Mob Injustice

Dr. Anjali Ramkissoon. Image sourced from The Hindustan Times.

Dr. Anjali Ramkissoon. Image sourced from The Hindustan Times.

By Pratik Desai, Class of 2017

Last week, a video surfaced on social media of an inebriated medical resident named Anjali Ramkissoon who caused a scene with and mistreated an Uber driver in Florida. Netizens of the internet quickly seized upon the story to express outrage, and it was not long before more reputable publications such as The Washington Post picked up on it. What ensued was arguably even more important. Netizens began dumping her photos and posts from private social media accounts online, along with highly unacceptable commentary completely irrelevant to the case at hand. Her behavior was certainly disturbing, but inappropriate commentary about her appearance, intelligence, character, etc., dominated the discourse of the day. As easy as it may have been to scream toxic words and laugh at memes being created, many people forgot the fact that they were dealing with a human being.

All humans make mistakes, and when they do, they face consequences. In this case, her employment, reputation, and future as a practitioner of medical care, are all at risk. The parties involved will decide what level of sanction for her is appropriate, but internet shaming is not.

What could have been an excellent opportunity to spark a public discourse on our expectations, policies, and laws governing such situations, turned into an otherwise pithy repository of deplorable language and rage. It can be angering to watch that video. However, this anger should be channeled into a constructive dialogue.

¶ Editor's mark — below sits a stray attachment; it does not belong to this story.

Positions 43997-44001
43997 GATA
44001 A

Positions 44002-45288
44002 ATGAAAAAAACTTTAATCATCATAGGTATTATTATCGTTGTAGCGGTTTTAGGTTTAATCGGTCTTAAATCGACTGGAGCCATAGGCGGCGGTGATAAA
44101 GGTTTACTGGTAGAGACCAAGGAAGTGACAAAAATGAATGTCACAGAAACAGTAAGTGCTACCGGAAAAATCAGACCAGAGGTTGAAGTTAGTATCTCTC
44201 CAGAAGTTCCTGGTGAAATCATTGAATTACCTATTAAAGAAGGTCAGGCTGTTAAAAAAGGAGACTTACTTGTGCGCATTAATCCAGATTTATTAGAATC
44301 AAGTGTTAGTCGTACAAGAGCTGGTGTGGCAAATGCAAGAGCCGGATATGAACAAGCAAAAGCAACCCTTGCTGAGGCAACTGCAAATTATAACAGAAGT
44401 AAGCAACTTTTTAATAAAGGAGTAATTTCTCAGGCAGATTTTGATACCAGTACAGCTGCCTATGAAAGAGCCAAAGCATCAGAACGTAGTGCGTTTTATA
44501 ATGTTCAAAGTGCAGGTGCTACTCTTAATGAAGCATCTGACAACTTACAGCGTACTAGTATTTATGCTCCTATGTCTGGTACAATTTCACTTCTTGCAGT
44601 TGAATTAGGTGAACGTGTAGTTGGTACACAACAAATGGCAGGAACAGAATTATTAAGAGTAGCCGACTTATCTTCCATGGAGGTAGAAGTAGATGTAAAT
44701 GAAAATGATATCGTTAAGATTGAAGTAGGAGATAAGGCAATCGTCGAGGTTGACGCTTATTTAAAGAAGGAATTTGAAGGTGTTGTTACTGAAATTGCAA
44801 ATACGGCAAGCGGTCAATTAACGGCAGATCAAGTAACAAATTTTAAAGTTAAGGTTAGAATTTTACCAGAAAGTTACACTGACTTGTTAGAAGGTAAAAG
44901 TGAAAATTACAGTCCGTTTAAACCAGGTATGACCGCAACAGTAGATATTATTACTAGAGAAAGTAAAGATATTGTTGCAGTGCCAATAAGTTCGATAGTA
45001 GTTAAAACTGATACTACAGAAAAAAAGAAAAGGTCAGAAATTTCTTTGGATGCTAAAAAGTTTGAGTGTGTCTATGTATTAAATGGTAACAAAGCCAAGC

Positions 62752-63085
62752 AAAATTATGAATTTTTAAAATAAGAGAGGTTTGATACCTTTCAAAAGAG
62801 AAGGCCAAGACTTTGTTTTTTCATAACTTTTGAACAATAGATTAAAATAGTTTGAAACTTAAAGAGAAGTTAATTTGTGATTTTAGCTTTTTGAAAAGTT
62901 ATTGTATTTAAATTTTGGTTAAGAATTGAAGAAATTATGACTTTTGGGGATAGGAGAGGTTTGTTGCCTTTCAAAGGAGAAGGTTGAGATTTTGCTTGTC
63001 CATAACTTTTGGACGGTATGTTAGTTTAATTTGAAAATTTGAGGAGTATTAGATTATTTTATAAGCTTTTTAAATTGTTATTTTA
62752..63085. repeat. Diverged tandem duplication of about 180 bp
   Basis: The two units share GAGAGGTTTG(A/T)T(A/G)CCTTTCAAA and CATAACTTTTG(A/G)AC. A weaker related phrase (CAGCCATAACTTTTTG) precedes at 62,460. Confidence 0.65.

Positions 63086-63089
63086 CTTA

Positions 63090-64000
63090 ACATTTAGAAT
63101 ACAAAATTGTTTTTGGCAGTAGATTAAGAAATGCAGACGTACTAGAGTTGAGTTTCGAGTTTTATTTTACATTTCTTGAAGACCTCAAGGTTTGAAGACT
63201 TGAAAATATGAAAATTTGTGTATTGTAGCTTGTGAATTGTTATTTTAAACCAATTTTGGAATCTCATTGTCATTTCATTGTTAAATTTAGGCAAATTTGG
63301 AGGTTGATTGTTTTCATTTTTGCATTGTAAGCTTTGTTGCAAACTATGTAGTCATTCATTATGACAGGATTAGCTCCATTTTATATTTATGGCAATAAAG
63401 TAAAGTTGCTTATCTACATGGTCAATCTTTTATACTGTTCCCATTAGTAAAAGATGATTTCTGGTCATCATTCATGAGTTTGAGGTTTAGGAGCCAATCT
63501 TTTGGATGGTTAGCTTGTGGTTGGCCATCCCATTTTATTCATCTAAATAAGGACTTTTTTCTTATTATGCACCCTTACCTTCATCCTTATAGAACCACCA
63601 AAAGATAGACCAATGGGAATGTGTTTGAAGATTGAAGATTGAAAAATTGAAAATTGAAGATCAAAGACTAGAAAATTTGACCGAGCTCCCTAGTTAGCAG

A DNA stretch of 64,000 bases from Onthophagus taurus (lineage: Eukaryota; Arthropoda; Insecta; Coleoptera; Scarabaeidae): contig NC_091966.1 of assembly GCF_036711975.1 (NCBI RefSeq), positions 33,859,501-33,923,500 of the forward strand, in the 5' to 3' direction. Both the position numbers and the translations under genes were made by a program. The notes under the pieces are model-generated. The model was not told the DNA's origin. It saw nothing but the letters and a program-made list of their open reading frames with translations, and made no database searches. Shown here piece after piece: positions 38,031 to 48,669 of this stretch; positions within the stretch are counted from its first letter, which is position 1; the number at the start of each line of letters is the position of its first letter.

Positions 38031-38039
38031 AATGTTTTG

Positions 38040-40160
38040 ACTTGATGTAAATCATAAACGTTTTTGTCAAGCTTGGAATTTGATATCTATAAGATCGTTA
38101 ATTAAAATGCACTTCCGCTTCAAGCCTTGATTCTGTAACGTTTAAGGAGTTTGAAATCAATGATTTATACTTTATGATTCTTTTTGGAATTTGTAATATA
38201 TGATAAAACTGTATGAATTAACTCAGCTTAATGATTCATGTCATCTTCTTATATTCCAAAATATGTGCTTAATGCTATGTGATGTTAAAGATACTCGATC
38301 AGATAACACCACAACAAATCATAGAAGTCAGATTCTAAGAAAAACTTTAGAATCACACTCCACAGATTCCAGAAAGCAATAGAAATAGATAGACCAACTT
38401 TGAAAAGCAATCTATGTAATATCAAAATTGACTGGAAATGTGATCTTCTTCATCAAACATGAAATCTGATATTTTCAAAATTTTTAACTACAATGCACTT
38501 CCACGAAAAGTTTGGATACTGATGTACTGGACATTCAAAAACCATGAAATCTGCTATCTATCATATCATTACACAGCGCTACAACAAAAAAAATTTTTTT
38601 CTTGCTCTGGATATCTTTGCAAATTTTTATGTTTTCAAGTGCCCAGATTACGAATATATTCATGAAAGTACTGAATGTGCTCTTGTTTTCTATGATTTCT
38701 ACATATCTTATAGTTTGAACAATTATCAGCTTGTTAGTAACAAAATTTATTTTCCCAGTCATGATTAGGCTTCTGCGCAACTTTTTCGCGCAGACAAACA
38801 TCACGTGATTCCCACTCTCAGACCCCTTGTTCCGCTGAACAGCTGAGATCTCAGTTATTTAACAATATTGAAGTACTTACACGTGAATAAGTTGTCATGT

It was evident that - in this smartphone era - many individuals had no issue behaving eagerly like pseudo-citizen journalists. But why didn’t someone on the ground step in and do something to prevent it from escalating? Someone could have defused the situation, but nowhere were Anjali’s friends or wellwishers to be found.

I put forth three key lessons to learn from this event. First, under no circumstances is it just to be vitriolic and disrespectful to another person, even if he or she has done wrong. Second, be highly mindful of the company you keep. Will your friends film you behaving inappropriately, or stop you and safely see you home? Third, I challenge everyone to introspect. A young woman unfortunately lost control and behaved poorly. Perhaps many of us have behaved in a manner in which we were not proud of (without web-shaming or stoning). If not, then, “let he who is without sin cast the first stone.”

Pratik Desai, Class of 2017

Pratik Desai, Class of 2017

Let’s use this as an opportunity to discuss ways to educate and improve our people when encountering situations involving alcohol consumption. People and alcohol companies should be more vigilant in encouraging lower consumption of alcohol. Perhaps Uber can write policies to better train drivers (and to not throw inebriated passengers to the ground.) If the issue at-hand is difficulty procuring a ride, perhaps we should consider city-level alcohol taxes to fund safe, free rides home for inebriated individuals. There is no single, perfect solution, but the point is to be constructive and move society forward. Internet mob abuse is not - and will never be - a just cause.

Author Pratik Desai is a self-described Indophile, provocateur, musician, poet, animal lover, avid volunteer, and tech enthusiast.